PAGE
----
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It’s time to get serious about corporate environmental claims: an overview of the EU Green Claims Directive 
Green claims – from carbon neutral to net zero to climate positive and more – are now commonplace in business communications. But, too often they're vague and unsubstantiated. The EU's Green Claims Directive aims to address that. Here's an overview of the new requirements for companies making environmental claims.March 28, 2023

The EU is cracking down on corporate greenwashing.

This week, the European Commission released its proposal for a Green Claims Directive for companies operating in the EU.

The core aim of this Green Claims Directive is to stop greenwashing in its tracks and provide consumers with reliable information about the sustainability of products and brands to help them feel empowered to make informed decisions about purchases.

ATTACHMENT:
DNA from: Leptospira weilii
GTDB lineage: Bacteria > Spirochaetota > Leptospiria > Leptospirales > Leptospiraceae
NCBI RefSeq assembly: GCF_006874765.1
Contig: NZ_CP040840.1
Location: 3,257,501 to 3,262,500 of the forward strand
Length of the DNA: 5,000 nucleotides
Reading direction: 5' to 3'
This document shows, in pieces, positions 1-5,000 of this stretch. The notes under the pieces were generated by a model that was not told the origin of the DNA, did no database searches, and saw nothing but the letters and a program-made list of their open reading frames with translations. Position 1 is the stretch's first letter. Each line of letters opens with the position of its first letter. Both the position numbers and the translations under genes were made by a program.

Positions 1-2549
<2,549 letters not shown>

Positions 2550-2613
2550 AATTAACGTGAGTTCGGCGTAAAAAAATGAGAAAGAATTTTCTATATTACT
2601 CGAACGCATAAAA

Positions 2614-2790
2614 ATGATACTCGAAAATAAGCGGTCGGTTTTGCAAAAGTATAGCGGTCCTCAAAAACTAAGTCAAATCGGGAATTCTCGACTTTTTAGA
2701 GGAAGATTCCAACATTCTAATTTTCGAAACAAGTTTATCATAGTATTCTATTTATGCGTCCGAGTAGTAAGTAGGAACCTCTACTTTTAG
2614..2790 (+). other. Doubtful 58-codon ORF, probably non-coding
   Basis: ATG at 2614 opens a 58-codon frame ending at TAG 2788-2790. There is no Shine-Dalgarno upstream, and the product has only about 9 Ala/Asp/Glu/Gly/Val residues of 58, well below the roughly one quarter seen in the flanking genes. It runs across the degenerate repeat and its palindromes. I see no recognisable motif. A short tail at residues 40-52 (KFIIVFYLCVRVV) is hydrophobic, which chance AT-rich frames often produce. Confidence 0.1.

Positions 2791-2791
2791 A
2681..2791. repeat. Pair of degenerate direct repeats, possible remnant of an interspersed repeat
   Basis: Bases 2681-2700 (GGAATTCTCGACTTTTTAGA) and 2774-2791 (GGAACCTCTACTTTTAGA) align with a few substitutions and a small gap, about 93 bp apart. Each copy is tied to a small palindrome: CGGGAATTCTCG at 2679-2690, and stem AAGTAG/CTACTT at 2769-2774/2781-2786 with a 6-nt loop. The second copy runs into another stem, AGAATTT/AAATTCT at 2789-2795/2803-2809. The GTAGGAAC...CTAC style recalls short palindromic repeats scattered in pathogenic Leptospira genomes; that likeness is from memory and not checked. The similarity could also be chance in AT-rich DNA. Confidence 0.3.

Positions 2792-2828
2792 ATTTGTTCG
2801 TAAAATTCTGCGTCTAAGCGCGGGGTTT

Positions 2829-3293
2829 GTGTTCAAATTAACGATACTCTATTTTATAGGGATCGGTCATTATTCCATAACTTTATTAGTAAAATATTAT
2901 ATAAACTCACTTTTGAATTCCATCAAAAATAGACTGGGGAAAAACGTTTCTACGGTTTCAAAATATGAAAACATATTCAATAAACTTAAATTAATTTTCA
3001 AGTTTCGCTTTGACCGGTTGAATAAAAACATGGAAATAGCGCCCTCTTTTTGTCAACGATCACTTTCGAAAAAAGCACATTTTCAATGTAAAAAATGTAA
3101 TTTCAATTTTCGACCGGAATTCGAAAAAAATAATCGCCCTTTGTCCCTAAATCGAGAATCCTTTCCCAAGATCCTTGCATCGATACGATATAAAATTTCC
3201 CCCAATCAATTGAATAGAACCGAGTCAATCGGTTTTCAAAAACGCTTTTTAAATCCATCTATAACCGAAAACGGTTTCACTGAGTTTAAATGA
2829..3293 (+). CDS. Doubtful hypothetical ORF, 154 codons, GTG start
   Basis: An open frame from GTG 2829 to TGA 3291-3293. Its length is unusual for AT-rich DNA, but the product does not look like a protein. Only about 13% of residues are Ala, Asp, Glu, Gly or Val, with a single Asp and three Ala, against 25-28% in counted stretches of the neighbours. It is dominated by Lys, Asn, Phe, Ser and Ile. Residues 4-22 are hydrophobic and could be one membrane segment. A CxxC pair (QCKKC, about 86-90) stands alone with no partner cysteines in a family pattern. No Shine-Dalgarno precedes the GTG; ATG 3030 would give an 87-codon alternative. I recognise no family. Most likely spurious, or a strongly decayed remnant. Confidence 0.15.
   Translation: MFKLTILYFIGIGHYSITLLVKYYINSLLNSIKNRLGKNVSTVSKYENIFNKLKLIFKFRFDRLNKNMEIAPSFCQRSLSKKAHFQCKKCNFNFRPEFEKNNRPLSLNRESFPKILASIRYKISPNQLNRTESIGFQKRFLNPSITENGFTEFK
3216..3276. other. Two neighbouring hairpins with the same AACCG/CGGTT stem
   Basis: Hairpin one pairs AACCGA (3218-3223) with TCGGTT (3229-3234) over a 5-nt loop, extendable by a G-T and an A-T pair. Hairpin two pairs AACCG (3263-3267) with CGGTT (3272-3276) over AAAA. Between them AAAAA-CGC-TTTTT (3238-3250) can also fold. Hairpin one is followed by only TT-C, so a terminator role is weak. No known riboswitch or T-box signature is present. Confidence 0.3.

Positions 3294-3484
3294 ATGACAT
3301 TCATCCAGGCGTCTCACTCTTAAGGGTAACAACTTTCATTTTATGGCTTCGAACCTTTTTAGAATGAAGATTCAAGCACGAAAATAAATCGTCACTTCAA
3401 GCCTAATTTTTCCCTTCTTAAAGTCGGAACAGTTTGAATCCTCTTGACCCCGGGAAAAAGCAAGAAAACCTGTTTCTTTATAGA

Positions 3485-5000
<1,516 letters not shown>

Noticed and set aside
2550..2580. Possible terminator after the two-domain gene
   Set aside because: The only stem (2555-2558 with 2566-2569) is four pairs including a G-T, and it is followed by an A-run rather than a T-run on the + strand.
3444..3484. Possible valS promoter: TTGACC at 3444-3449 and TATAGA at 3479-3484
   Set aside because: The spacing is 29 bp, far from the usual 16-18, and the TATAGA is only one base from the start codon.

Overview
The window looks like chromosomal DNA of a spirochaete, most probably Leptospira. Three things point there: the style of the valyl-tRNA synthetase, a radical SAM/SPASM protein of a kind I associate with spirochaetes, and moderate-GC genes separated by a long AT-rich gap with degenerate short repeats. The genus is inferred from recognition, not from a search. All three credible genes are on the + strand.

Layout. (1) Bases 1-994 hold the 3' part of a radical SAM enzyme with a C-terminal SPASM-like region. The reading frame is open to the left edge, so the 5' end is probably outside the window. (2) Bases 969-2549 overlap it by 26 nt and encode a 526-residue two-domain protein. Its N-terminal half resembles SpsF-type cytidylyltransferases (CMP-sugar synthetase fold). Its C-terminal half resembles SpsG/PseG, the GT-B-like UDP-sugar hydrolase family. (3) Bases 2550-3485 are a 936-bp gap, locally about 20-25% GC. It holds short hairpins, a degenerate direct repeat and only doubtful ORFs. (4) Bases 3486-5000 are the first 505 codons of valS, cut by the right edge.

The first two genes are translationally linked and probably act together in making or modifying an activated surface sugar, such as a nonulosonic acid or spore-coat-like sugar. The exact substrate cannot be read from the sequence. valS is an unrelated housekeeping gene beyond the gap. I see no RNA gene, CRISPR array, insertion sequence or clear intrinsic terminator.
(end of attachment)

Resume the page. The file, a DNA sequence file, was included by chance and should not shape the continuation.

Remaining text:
“Under today’s proposal, consumers will have more clarity, stronger reassurance that when something is sold as green, it actually is green, and better quality information to choose environment-friendly products and services.”

The Green Claims Directive is the latest measure within the European Green Deal, which aims to transition Europe to a climate neutral economy and includes a commitment to tackle ‘false environmental claims’. 

As a starting point, the European Commission carried out a study in 2020 which analysed existing green environmental claims on a wide range of different types of products against criteria for clarity, unambiguity, accuracy, and verifiability – and the results were stark.